can work to our benefit and detriment, depending on what kind
      of habits we condition ourselves to drop into when we tire.
      Exactly. Someone awake at 2 am because they can't pay their light bill and someone awake at 2 am because they came up with a killer idea and they are writing it down are in totally different mindsets - and "filtering" levels.
      Signature
      "Fate protects fools, little children, and ships called Enterprise." ~Commander Riker
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  • Profile picture of the author Bruce NewMedia
    If there is one thing Jeff Paul knows, it's his market.

    He tests everything and has probably run every aspect of that latest commercial thru experts as sharp as himself and tested in small markets as well. The girls are there because he no doubt has tested and analyzed his buyers: Mostly male and younger (especially at night).

    The most prized infomercial buyer in the Bizop/Make Money/ Real estate/Day Trading market is a 30+ year old unmarried man living in his parents basement.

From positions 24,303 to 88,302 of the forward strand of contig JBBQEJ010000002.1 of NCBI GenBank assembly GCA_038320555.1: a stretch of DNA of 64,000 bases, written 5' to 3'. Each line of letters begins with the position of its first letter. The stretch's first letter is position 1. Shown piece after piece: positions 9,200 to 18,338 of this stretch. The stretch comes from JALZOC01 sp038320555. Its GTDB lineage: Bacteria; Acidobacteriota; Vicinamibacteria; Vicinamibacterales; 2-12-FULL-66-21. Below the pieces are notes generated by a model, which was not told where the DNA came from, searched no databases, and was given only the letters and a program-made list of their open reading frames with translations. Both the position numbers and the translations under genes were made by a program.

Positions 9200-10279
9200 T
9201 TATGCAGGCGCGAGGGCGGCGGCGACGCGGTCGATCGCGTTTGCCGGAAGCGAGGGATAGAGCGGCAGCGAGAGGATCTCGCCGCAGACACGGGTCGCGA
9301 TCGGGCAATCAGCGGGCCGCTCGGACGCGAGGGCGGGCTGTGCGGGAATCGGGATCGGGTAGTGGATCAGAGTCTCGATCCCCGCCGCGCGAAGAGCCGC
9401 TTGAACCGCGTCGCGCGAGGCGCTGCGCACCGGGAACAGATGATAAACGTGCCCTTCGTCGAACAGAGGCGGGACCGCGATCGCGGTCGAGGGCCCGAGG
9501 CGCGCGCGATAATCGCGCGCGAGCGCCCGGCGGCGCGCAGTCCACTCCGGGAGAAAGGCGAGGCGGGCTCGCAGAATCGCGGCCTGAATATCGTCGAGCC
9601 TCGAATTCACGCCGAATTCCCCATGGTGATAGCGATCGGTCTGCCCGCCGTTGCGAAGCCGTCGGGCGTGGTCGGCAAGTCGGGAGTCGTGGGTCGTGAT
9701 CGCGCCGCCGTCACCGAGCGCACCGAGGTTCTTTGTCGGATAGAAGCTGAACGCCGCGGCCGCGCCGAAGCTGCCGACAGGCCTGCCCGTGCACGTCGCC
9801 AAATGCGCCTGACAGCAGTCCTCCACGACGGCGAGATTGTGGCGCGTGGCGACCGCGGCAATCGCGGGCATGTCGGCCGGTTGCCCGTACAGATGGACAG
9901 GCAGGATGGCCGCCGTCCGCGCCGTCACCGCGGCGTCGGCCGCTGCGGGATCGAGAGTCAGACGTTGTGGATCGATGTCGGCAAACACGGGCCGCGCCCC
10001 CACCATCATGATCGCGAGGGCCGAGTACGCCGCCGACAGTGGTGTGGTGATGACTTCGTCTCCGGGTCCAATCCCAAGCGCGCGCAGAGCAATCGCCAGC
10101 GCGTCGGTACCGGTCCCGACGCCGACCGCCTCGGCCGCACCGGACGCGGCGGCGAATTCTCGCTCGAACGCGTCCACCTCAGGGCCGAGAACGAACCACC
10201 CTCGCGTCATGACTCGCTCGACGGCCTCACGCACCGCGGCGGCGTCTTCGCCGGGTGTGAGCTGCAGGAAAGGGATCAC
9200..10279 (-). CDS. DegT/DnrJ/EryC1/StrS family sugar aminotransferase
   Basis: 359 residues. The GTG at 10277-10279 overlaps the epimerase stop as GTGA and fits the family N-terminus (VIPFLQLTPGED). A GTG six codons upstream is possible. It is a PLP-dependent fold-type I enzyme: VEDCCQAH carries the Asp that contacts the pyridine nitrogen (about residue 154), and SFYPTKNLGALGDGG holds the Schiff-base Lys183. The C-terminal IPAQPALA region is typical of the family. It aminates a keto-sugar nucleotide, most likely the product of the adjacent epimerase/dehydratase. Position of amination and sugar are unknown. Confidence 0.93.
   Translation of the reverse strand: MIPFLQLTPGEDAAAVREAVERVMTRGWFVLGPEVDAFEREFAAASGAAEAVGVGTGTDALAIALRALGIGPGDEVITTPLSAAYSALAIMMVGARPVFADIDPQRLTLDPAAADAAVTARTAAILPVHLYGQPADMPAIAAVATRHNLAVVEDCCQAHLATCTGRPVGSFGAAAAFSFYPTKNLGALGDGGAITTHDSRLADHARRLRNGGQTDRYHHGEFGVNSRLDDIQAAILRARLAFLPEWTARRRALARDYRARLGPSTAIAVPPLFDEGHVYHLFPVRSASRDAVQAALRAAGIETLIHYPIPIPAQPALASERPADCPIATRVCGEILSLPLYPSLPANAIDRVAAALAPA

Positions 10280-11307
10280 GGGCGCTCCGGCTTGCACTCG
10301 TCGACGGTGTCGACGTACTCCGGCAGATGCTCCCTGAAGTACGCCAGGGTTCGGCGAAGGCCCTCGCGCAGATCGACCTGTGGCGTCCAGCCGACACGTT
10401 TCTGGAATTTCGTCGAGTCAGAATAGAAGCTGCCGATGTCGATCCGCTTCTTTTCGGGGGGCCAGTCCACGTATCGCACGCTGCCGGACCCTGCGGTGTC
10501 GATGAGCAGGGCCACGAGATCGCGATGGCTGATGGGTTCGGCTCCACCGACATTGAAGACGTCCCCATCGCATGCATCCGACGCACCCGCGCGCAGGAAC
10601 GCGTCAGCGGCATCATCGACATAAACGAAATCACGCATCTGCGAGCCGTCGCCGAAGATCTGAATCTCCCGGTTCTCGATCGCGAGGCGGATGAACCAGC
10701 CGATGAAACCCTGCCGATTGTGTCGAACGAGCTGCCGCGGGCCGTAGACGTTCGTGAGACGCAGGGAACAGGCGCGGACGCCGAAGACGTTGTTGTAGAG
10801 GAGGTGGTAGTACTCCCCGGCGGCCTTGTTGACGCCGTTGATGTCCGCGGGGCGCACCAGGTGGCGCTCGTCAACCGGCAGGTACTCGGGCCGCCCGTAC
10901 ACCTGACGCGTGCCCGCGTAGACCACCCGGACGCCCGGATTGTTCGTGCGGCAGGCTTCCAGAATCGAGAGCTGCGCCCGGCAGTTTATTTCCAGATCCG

The testimonials are almost certainly true. JP is high profile and cannot risk inventing them at this stage. The 'catch' is that the success claimed by his testimonials came BEFORE Jeff's material and they could legitimately claim Jeff's stuff HELPED them.

    In past infomercials he's had Shawn Casey, and even John Carlton.

    Late night viewers of these deals usually think the 'success stories' started with nothing and achieved results overnight, and that ALL the results came from the product.
    But mostly it's already successful folks who just were adding to their library of materials.